The Self-Published Science Fiction Contest (“SPACEFIC”) is underway, and my group is going through one of my favorite parts of the contest: sorting through a slush pile. Basically, we get a stack of books and need to sample them all to narrow down our selections for quarter- and semi-finalists. Here, I’ll be going over my first impressions of some of these books. Please note my “Yes,” “No,” or “Maybe” vote is only indicative of my opinion and may not reflect the opinion of our whole group. Since we advance books as a group, it’s possible a “Yes” from me may end up a “No” overall and vice versa. Let me know what you think of the books in the comments!
Mercury’s Shadow by PJ Garcin
Humanity struggles as the ultra-rich determine the future, and the way it happens here is when one corporate autocrat decides to basically dyson sphere the sun with micro-robots. The twists so far have been somewhat predictable, and the contrast between the down-on-her-luck MC and the others is an expected trope. But tropes are tropes for a reason, and here the characters are done quite well with the drama building steadily through the first 20%. It has a fun YA feel to it that I find extremely endearing. It’s a “yes” because I want to read more.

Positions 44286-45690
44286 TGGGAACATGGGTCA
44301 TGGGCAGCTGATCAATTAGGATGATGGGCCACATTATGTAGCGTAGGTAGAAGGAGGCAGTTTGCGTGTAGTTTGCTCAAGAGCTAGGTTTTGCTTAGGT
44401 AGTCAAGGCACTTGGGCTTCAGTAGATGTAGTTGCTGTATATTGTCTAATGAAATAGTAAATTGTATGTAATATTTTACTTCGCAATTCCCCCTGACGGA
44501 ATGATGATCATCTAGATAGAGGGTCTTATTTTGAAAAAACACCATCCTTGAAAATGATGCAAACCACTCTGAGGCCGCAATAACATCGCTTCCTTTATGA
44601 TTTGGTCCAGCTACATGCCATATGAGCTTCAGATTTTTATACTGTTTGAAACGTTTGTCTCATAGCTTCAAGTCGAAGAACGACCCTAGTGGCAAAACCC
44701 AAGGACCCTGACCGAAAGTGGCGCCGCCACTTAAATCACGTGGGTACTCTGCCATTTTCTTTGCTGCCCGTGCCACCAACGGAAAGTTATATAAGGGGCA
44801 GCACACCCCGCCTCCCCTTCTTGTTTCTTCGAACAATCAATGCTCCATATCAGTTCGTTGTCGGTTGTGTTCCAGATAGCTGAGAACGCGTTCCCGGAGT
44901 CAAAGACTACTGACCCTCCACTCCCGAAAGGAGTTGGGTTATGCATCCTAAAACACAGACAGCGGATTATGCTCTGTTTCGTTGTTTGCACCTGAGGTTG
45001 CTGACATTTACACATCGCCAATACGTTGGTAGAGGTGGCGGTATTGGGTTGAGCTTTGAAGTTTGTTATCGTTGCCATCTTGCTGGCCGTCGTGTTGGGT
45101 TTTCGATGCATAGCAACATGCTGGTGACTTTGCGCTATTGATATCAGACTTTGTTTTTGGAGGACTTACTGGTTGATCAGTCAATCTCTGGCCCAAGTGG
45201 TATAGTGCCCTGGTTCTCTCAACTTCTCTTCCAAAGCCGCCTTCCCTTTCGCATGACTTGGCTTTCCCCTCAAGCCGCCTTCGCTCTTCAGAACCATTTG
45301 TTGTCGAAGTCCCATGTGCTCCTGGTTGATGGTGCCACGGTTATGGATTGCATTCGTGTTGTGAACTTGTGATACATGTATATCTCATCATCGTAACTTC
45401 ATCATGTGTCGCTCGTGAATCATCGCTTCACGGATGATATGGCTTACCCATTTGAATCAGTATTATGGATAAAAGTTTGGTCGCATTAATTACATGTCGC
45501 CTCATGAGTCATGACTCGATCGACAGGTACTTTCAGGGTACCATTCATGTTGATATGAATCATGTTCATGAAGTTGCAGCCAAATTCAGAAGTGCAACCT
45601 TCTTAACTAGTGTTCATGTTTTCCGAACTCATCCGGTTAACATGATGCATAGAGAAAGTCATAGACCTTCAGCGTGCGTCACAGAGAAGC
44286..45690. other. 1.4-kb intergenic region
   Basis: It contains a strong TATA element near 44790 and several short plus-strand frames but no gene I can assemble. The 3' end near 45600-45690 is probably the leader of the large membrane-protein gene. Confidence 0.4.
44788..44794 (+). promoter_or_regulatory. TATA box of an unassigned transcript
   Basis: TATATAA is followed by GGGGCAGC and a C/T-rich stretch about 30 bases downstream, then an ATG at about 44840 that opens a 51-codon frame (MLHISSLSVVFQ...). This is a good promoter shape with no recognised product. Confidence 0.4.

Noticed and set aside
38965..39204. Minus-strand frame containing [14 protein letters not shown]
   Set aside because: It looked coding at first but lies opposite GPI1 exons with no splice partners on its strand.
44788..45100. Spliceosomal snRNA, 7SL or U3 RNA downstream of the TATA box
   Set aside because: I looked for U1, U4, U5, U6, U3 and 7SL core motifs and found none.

Ever the Hero by Darby Harn
I read this one from another group’s slush pile last year because I love superhero stories. Kit finds an alien artifact as she’s scavenging through the ruins of her city for something to sell. When she goes to swap it, she gets caught up in the tragic story of Valene, a super-powered woman who can hear everything, everywhere, all the time. Her suffering from this power is great, and Kit finds herself trying to manipulate the artifact to help the ailing super. The plot has the “wrong side of the tracks” vibe with Kit, while also taking into account race, economic disparity, and more, wrapping all of it up into a compelling superhero story.
This one’s a yes. It’s a great read, which I recommend!
A Hardness of Minds by Eric Kay
I have feelings about this one. The first chapter of the book didn’t really grab me. It felt kind of like a generic near-future in which a character is trying to get a space expedition going. But then I discovered the chapters alternate (so far) between that perspective and that of aliens living under the ice of Europa. The second, alien perspective is fascinating, as characters struggle with the theological questions of what would happen if the ice were breached (would null space take over!?) and fighting against supposed scientific progress. It was a fascinating perspective even if the aliens didn’t quite feel alien enough. When I sit back and think about whether to mark books as “yes” or “no” (or hedge with “maybe”) the question I ask is mostly do I personally want to read more of this book? For me, the alien perspective made A Hardness of Minds a Yes.
Yeah… apparently I’m loving our slush pile yet again. Very few “no’s” showing up so far, and even they have some good qualities to them. I’m gonna either have to rely on my fellow group members to have their votes decide or we’re going to have a lot of reorganizing/ranked choice voting to figure out our quarterfinalists! But this is a great problem to have. It shows the breadth and depth of the indie sci-fi field, which is exactly what we want!
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